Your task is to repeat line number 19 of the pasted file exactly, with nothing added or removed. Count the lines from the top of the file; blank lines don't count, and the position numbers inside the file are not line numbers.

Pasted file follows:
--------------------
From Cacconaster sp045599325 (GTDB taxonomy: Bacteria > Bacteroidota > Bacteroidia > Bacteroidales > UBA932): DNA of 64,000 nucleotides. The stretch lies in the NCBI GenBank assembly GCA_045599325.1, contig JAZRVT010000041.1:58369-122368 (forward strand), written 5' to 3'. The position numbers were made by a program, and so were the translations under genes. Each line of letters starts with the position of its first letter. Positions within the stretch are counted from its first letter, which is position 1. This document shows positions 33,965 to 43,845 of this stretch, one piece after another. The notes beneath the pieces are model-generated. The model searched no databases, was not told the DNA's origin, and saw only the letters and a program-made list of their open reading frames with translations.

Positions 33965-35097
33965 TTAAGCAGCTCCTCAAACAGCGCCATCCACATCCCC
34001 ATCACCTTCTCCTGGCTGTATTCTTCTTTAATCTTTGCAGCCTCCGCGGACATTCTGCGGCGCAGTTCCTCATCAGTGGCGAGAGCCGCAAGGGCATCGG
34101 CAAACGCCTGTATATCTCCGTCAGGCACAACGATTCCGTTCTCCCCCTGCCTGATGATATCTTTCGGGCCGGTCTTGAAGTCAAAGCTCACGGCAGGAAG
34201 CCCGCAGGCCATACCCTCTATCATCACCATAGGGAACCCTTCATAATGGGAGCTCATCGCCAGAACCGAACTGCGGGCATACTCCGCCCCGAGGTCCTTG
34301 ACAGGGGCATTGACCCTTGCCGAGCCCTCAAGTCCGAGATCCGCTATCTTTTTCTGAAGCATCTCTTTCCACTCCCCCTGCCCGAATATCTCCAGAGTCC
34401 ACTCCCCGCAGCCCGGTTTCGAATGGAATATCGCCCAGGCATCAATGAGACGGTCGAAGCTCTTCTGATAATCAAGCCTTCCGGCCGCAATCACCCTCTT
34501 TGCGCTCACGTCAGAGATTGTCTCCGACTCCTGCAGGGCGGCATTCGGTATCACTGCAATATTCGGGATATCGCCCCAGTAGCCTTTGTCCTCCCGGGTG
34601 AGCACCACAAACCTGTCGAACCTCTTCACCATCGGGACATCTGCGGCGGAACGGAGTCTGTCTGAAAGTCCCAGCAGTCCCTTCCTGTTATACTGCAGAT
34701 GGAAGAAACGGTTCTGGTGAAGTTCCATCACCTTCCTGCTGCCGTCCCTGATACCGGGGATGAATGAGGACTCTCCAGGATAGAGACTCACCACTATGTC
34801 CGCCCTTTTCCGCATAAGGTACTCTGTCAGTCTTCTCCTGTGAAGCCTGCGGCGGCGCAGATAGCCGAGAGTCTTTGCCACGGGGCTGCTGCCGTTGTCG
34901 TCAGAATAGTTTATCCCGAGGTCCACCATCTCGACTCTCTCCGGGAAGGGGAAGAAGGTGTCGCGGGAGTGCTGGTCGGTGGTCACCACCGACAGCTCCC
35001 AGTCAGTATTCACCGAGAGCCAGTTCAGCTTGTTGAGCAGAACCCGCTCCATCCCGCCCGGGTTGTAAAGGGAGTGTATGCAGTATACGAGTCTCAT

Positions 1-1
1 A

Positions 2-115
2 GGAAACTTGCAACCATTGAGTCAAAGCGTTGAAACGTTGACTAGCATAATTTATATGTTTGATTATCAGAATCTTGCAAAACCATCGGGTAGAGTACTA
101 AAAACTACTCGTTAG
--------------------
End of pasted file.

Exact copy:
101 AAAACTACTCGTTAG